If you’re like many entrepreneurs, you used your savings to get your new business up and running and may have borrowed from family and friends too. Once that money is put to good use, you need to hire employees, buy furniture or equipment, upgrade to the latest technology and pay for inventory. A startup business loan is often a viable next step.
Funding the cash needs of your startup can be a challenge, but it’s not impossible once you understand what’s involved, the types of financing to look for and how to qualify. To help you find the best startup business loan options for your unique situation, this guide covers the essentials of financing a new company including:
Because a new business is unlikely to get approved for traditional funding, you’ll need to get creative about finding sources of capital. You’ve probably seen TV shows where entrepreneurs pitch their business ideas to venture capitalists in the hope of exchanging some equity for needed funding. You may also be familiar with crowdfunding campaigns that have helped startups get the cash they need to develop or market a product.
But these methods aren’t the only ways to finance a fledgling business. Personal loans, credit cards and SBA loans are forms of startup business financing.
Banks and other lenders offer a number of financing tools for established businesses, such as term loans, commercial mortgages and lines of credit. To minimize the likelihood that the money they lend won’t be paid back, most lenders expect established borrowers to demonstrate they have a lengthy time in business, ample cash flow and personal and business credit scores within a certain range. In some cases, lenders also want collateral before they’re willing to approve a loan or other type of financing.
Compare this to a new business with a short track record, little or no credit history and limited cash flow and collateral and it's easy to see why lenders are leery of handing over cash for new business loans --- there's a much higher risk that an unproven startup will default on what they owe.
When you’re looking for alternate access to cash to get your startup further off the ground, you can expect to use your personal credit and even your previous work experience to qualify. How much you can borrow and what’s needed to qualify depends on the type of small business startup financing you apply for, so let’s look at what applying for personal loans, credit cards and SBA loans can involve.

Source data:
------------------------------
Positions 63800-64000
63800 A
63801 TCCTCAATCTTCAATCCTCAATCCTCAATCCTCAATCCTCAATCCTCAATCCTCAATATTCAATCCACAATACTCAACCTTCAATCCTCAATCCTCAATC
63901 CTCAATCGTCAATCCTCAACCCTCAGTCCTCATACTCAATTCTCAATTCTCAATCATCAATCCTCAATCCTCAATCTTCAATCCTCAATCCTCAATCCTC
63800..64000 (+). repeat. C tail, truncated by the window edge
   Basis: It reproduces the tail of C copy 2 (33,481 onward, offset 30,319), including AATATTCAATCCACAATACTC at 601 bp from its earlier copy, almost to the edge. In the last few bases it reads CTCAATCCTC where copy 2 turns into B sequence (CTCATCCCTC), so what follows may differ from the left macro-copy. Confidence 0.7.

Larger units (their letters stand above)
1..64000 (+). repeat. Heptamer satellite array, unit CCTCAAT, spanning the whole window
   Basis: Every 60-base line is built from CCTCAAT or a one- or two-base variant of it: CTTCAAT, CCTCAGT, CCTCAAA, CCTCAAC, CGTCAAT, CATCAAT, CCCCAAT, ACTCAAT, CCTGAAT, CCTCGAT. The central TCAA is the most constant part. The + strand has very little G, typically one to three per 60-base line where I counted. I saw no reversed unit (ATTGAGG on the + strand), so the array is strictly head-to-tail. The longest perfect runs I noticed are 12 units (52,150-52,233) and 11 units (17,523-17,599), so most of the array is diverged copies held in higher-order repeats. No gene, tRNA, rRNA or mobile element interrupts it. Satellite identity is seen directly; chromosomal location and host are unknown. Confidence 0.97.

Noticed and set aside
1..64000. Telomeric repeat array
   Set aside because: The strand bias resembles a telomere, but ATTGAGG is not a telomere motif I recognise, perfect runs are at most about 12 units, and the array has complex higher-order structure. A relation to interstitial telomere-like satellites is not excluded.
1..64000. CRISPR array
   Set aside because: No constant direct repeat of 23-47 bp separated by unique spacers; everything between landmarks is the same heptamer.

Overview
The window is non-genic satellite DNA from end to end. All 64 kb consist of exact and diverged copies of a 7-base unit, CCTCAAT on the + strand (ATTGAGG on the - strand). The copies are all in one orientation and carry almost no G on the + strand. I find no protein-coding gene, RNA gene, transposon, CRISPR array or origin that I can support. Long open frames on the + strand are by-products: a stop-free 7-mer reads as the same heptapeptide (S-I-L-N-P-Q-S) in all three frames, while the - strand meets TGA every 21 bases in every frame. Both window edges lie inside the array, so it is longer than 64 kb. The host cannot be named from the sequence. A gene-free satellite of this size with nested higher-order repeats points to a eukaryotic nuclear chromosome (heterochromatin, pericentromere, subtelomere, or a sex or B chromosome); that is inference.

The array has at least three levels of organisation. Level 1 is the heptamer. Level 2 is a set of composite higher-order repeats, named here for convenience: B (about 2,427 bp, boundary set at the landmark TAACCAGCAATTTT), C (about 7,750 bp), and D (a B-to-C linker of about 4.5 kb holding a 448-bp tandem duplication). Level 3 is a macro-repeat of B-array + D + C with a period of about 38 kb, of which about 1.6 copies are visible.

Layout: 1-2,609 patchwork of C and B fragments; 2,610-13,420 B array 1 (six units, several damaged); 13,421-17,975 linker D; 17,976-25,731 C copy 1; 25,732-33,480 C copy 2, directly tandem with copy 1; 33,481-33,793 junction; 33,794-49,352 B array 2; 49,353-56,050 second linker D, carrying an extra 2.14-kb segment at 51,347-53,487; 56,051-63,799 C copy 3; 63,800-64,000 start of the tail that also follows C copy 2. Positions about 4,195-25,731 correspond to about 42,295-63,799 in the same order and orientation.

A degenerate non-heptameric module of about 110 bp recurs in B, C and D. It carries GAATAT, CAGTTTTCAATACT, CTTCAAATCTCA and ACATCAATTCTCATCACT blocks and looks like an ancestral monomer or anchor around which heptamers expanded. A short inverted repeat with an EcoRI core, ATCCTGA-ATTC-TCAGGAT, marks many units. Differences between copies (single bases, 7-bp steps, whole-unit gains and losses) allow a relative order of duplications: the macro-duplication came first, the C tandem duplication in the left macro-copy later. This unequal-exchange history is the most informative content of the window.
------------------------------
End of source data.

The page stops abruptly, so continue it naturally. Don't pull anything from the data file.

Using a personal loan to give your startup a financial boost can be a good option if your business doesn't have an established history and you've got a solid personal credit score and decent income. Many personal loans are unsecured, which means you won't need a guarantee or collateral like you probably would with a small business startup loan. With most personal loans, you also won't need to include a business plan or financial projections with your application. If you have to state your purpose for the funds, your lender may want more details about your startup.
You’ll need to provide your driver’s license, credit score, bank statements, personal tax returns and/or proof of income. If you apply for a personal loan for your startup, a lender may also want to see proof of business ownership as well as a voided business check, bank statements and any previously filed company tax returns.
The interest and other costs you pay for a personal loan can vary a lot depending on your creditworthiness and income. You may get charged a fixed interest rate of anywhere from 6% to 26%. Some lenders also tack on origination fees ranging from 1% to 6% of the loan amount.
A personal loan is easy to apply for, and some can be approved and funded within just one day. It may not require collateral or a guarantee, so applying may get you the cash your business needs quickly and without headaches or hassles. On the downside, taking out a personal loan isn’t going to help establish credit history in your company name, and it does leave you on the hook if your venture isn’t a success.
Business credit cards aren’t just for large corporations with multiple revenue streams and big budgets. As a business owner, you can apply for a card in your company name, even if it’s a brand-new startup. A business credit card can give your startup more buying power and make it easier to keep business and personal expenses separate. Having a dedicated card for your startup can also help you build a company credit profile so you can qualify for other types of financing down the road.
You may find that getting a company credit card is a lot easier than getting approved for a business loan. Rather than applying for several credit cards and risking multiple hard inquiry hits to your credit score, it’s wise to do your research and only apply for one card that matches your needs. If you’re looking for short-term startup financing, aim for one that offers a 0% introductory APR for six months or a year and as high of a credit limit as possible.